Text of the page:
Easy to fix, thanks. And yes, having a way of testing on Windows would be extremely useful. I might try a VM, but I'd rather have a way that can be used for automated testing. I just took a look at getting it working with Wine again, and while the last time I tried I had issues getting git to work, it's working now. Unfortunately while running git manually works, importing GitPython causes an error when running the git command, I don't really know why.walkingwounded wrote: ↑02 Dec 2019, 11:40 -If I comment out lines for missing features in C:\Program Files\Python37\Lib\site-packages\portmod\safemodules\os\__init__.py
I understand your access to windows platforms may be limited, but if you are proficient with virtualization you could fire up a windows 10 trial VM and use it for testing until it expires, then rinse and repeat. I think you can slmgr.exe to extend the time (google it).
I also just saw that AppVeyor does Windows CI, so maybe I'll try setting that up at some point.
This is an issue with the RestrictedPython sandbox environment. I forgot that the morrowind build file was accessing the registry, so at the moment the winreg module is being blocked. Probably the best fix (I'll try to throw something together, though I don't have a lot of time at the moment) is to move the read_reg function defined in the morrowind pybuild into portmod and add it to the sandbox whitelist. There really isn't a need for arbitrary registry access anyway.walkingwounded wrote: ↑02 Dec 2019, 13:03 -after masking out unsupported platform features in __init.py__ (C:\Program Files\Python36\Lib\site-packages\portmod\safemodules\os\__init__.py)
>omwmerge --update --deep --newuse @world
WARNING: Unable to load restricted module winreg
WARNING: Could not load pybuild "morrowind-1.6.1820-r1"
ERROR: Unable to find mod for atom base/morrowind
No suggestions were provided basically because I didn't know of any good tool at the time that I would want to endorse (basically, as you say, "open source all the things"). Fortunately, that appears to be changing. Sandboxie has been made freeware and the makers have announced plans to release the source code. When I get the chance, I'll take a look at it and try to figure out how to get it to work, but it should be able to be integrated like bubblewrap and sandbox-exec are on Linux/OSX so that all you need to do is install it.walkingwounded wrote: ↑02 Dec 2019, 13:03 -the wiki says to find a command line sandbox tool, but no suggestions (I get it, open source all the things), even a single "this is an example, but up to you if you trust them or not" might help. Windows users consider closed source to be 'normal', and are not allergic to it. Probably not be related to the issue.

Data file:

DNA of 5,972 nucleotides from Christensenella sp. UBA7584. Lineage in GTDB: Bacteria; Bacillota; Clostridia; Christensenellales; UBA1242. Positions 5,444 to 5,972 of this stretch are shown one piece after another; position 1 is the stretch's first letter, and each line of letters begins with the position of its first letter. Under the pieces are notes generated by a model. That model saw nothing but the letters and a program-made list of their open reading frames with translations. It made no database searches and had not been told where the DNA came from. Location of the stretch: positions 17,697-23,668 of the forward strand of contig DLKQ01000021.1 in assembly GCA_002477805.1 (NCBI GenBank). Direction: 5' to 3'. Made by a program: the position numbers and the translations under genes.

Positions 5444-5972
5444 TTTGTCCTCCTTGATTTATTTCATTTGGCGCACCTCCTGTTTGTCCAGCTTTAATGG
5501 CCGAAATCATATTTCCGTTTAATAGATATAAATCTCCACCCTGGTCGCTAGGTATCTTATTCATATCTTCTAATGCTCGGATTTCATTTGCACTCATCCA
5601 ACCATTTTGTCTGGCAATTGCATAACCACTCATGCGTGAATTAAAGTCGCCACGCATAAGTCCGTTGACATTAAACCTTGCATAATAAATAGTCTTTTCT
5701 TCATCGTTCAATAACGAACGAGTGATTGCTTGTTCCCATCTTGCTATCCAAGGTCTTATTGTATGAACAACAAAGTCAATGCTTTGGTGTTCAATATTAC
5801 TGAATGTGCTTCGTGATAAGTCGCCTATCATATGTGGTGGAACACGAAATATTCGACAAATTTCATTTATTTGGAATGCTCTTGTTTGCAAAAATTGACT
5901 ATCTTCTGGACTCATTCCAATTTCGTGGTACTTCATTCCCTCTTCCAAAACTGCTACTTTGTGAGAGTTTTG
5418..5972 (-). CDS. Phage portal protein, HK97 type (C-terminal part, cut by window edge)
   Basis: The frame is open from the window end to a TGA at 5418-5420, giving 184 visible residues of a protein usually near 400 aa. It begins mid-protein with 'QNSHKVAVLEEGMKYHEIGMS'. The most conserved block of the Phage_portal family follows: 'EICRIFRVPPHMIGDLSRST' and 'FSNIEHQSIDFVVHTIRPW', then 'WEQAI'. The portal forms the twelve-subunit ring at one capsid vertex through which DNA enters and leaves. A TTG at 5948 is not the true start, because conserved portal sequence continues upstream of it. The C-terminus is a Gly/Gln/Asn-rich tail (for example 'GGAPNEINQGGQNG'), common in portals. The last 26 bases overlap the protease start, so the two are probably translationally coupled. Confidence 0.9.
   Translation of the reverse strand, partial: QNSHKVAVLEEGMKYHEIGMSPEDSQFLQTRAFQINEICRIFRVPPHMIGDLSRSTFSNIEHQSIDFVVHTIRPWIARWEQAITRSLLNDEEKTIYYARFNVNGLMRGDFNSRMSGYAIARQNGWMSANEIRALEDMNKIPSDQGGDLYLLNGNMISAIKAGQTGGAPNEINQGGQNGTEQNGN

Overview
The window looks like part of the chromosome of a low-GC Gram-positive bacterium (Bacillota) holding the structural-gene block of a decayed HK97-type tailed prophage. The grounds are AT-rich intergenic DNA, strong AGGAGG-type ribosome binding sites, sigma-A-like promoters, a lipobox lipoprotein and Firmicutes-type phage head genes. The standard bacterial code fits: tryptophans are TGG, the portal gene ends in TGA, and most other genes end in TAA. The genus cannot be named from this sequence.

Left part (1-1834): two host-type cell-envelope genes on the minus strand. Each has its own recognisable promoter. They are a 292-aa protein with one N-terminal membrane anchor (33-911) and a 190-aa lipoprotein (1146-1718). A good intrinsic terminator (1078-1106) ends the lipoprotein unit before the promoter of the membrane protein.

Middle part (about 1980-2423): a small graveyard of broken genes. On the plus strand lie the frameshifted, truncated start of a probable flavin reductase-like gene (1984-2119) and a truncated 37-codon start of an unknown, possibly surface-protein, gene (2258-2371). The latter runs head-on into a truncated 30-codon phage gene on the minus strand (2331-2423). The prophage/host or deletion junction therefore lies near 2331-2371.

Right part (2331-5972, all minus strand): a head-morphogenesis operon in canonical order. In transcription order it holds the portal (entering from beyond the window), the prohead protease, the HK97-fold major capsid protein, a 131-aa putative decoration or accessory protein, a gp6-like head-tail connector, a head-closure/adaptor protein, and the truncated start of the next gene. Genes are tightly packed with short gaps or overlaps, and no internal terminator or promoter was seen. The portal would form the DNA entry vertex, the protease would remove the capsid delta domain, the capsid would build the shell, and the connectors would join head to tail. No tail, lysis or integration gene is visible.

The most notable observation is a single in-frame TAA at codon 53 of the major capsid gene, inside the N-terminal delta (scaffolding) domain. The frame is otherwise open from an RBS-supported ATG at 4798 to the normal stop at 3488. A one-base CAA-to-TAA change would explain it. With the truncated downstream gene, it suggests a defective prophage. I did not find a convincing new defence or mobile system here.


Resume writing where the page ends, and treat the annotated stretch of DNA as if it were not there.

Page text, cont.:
You basically can already. I think that if you leave "SANDBOX_COMMAND" empty it should just execute the commands without a binary sandbox. The python side of the sandbox on the other hand should work, it's just that apparently I made a number of mistakes when setting up the sandbox.walkingwounded wrote: ↑02 Dec 2019, 13:03 -consider bypassing the security/sandbox stuff for windows with big old "at your own risk, are you really sure you trust it?" warnings. I get and TRULY appreciate the reason, but square pegs do not fit round holes (unless you use a bigger hammer)
This is actually already being done on the python side of things, or at least the path whitelisting (there's no log). The separate sandbox tool is necessary so that we can execute non-python programs as part of the build process. A good example where executing arbitrary code like this is useful is project atlas (which I haven't actually finished adding to the repo) which comes with scripts that can be used to generate atlases (or at least it comes with windows scripts, but there are bash scripts available elsewhere). I've got a WIP project atlas pybuild that will automatically generate atlases using textures from the mods you have installed.walkingwounded wrote: ↑02 Dec 2019, 13:03 -perhaps a windows 'read/write path whitelist' file and validate reads and writes against it (placed in the "my games\openmw" user folder in case users have edge cases)? might be slow, but for one-time hits not terrible, things will only need to be written to a few places (\download, staging/temp and \mods folders, "<docs path>\my games\openmw", maybe a few more). Alert the user for anything 'unexpected' (or anything outside of the %userprofile% path).
-perhaps if reading and writing can be monitored just dump reads/writes to an audit log that is launched at the end? won't prevent what happened but if you can see it you can report it
Thanks for the feedback and debugging work!